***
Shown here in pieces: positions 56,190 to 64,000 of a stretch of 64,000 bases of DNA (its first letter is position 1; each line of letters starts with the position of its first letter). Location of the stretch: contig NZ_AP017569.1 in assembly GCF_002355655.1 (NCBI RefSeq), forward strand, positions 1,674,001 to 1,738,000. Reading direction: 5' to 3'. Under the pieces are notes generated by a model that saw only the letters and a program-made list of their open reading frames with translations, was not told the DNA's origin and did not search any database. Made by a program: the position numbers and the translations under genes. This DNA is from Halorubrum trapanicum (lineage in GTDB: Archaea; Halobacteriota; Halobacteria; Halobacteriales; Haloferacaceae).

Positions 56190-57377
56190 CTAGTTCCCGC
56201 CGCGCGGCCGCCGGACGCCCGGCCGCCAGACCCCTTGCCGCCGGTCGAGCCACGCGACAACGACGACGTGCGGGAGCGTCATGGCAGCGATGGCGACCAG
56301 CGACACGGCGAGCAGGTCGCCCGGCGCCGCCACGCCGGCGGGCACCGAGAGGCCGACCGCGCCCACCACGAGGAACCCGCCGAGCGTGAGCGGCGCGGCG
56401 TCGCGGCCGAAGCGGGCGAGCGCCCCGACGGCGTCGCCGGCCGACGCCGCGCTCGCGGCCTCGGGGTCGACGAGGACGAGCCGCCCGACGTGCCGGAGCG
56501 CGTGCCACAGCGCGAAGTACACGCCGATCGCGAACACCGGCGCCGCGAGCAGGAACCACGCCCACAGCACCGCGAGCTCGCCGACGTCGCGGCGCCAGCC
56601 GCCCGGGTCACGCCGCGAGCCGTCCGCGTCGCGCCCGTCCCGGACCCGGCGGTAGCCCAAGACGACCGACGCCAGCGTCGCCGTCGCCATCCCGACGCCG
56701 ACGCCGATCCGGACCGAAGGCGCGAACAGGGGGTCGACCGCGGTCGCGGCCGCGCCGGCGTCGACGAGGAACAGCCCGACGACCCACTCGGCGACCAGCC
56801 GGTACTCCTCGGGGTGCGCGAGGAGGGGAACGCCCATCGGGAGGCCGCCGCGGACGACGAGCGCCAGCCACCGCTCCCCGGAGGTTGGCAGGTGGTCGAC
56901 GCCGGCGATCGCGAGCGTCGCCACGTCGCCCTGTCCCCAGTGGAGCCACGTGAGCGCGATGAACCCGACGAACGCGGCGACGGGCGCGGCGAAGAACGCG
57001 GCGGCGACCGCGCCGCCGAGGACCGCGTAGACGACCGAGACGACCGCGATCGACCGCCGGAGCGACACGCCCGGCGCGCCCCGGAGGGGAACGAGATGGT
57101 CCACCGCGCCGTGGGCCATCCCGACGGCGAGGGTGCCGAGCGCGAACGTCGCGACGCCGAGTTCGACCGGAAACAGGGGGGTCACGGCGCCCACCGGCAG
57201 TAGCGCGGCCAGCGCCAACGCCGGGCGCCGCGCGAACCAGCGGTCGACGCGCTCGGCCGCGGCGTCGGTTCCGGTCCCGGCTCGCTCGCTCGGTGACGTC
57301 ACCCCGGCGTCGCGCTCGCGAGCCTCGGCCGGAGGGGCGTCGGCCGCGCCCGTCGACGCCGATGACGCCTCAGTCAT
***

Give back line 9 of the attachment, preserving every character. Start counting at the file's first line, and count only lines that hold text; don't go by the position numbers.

56701 ACGCCGATCCGGACCGAAGGCGCGAACAGGGGGTCGACCGCGGTCGCGGCCGCGCCGGCGTCGACGAGGAACAGCCCGACGACCCACTCGGCGACCAGCC